TechCrunch Premieres Nigel Stanford's Next Mini-Movie "Automatica - Robots vs. Music"

Robotics Meets Music In New Groundbreaking "Mini-Movie" As Stanford Raises Tech/Dance-Pop Interface to Astounding Heights

Automatica Album Released Today


NEW YORK, Sept. 15, 2017 /PRNewswire/ --


Automatica is the title-track from Stanford's forthcoming Sony Music Masterworks debut album. "Automatica - Robots vs. Music" is a follow up to 2015's viral video, "Cymatics – Science vs. Music" which visualized a brand-new synthesis of music, art and physics. Stanford's latest brainchild raises the question, just how close are we to fully AI robots performing instruments and blending in with normal, every-day human activity? Watch his latest creation today on TechCrunch.

It was in early 2015 that he came up with the idea of following up the huge success of "Cymatics" by programming robots to play instruments – keyboards, bass, drums – on the "Automatica" single, his next groundbreaking "mini-movie." With robots from KUKA Robotics, animation software to program them, and support from high-end microphone firm Sennheiser, he retired to his garage for a month to program and position the robots to play the music. Looking at the video, you'd think it took a whole team of engineers and programmers, but you'd be wrong. "I do all of the programming," Nigel says. "I think it's important to come at the scientific aspects from the perspective of a Musician."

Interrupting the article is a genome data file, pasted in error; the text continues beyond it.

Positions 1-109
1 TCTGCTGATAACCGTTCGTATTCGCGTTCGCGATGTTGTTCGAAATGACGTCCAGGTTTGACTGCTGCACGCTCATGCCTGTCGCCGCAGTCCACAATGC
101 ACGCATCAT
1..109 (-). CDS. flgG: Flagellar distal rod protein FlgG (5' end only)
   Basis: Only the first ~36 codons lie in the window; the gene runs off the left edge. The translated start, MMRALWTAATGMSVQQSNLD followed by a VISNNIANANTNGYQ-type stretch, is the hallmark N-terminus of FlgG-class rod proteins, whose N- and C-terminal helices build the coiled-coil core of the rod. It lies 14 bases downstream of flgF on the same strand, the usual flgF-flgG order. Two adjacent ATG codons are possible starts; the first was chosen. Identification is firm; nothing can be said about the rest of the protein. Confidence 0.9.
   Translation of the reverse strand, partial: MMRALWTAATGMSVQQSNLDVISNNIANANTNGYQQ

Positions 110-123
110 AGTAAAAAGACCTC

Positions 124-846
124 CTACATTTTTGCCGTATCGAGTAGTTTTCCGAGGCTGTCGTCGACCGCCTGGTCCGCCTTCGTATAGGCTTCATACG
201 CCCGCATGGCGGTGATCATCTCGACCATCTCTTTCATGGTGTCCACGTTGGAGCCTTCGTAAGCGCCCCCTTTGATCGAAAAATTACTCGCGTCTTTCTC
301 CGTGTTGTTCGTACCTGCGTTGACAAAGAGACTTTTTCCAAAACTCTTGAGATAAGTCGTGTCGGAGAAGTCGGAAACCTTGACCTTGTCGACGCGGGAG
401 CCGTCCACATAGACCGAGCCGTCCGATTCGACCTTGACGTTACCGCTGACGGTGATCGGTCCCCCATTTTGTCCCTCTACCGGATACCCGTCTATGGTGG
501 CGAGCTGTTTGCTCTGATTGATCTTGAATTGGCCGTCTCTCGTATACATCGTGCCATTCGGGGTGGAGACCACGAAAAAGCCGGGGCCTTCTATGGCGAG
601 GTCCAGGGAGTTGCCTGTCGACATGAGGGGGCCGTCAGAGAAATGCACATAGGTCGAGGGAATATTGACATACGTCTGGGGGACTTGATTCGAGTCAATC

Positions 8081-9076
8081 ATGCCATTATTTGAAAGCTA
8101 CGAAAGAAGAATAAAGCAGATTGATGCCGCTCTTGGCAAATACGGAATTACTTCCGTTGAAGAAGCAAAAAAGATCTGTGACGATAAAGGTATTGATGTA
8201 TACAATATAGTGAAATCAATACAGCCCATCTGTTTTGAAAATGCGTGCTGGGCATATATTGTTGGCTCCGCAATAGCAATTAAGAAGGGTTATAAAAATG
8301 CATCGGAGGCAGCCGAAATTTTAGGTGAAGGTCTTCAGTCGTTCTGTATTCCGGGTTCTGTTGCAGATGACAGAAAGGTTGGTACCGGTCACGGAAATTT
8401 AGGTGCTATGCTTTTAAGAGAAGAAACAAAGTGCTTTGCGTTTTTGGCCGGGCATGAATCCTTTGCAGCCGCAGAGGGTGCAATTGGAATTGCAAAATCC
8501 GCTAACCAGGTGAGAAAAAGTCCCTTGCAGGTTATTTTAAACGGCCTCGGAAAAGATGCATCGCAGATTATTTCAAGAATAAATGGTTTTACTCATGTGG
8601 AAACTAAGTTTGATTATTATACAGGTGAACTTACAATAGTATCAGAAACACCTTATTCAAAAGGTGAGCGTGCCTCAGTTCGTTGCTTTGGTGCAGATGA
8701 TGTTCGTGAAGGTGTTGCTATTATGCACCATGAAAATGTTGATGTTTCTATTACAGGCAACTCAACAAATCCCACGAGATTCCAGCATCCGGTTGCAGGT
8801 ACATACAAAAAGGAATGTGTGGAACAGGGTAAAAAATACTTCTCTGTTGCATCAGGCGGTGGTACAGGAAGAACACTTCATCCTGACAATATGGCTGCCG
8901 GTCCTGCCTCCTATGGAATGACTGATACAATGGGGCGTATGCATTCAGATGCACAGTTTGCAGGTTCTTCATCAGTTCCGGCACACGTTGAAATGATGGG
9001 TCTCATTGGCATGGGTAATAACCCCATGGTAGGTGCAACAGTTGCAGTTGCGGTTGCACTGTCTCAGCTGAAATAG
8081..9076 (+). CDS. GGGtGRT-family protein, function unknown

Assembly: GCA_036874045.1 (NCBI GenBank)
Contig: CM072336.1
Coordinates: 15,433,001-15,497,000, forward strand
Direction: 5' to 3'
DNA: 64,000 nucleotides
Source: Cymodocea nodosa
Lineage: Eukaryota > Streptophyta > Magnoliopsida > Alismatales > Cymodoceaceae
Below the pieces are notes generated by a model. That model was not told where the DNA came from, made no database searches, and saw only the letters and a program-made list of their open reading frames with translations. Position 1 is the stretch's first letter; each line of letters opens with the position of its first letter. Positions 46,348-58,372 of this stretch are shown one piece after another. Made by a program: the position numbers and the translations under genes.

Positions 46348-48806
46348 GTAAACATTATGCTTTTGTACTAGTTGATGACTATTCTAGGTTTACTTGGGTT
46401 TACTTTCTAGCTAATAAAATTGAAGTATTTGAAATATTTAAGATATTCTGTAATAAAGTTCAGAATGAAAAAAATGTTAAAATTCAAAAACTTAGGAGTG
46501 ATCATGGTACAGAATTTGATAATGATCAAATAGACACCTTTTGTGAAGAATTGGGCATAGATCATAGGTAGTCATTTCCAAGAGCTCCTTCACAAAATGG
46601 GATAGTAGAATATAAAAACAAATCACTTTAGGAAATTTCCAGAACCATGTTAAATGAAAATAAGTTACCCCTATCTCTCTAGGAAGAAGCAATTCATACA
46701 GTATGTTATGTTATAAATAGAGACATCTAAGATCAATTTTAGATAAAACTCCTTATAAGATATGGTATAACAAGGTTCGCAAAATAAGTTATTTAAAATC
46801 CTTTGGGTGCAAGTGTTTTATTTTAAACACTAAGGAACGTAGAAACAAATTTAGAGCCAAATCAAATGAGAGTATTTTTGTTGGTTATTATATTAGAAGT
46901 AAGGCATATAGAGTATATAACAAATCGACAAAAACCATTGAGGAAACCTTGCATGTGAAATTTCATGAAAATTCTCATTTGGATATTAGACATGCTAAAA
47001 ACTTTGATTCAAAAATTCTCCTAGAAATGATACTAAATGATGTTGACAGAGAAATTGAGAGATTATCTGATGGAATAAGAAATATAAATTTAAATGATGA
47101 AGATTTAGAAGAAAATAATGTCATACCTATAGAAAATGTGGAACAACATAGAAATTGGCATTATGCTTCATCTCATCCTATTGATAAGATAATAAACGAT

Born and raised in New Zealand, Nigel Stanford began learning piano as a child, picked up a guitar at 14, commenced playing in bands, got into electronic music, and eventually determined that it was easier to go solo. Always interested in the relationship between music and science, and always visually oriented – "I'm the kind of guy who goes to a concert and watches the drummer" – he began experimenting with various ways of visualizing sound waves. He also believes he has a mild form of synesthesia – in his case, perceiving sounds as colors, bass frequencies being red, high-end frequencies being white and yellow. So the field of cymatics – the science of visualizing audio frequencies – was a natural fit for his unique creative spirit.

NASA and the European Space Agency have both used music from his first album, 1999's Deep Space. In line with his visual POV, in 2008 he co-produced the film Second Hand Wedding, which became a No. 1 box office hit and the 7th highest-grossing New Zealand movie ever. In 2012 he produced and wrote the soundtrack for the documentary TimeScapes in collaboration with famed photographer Tom Lowe. His 2014 album Solar Echoes introduced the viral video hit "Cymatics" (over 15 million hits on YouTube and Vimeo, and another 45 million on Facebook) which helped push the album onto the Billboard Dance and Electronic charts. Wired, Colossal, Discovery Channel, BBC, Gizmodo, and the front page of Reddit all featured "Cymatics." Currently Nigel spends his time living in Wellington, New Zealand and New York.

Sony Music Masterworks comprises the Masterworks, Sony Classical, OKeh, Portrait, and Masterworks Broadway imprints. For email updates and information please visit

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SOURCE Sony Music Masterworks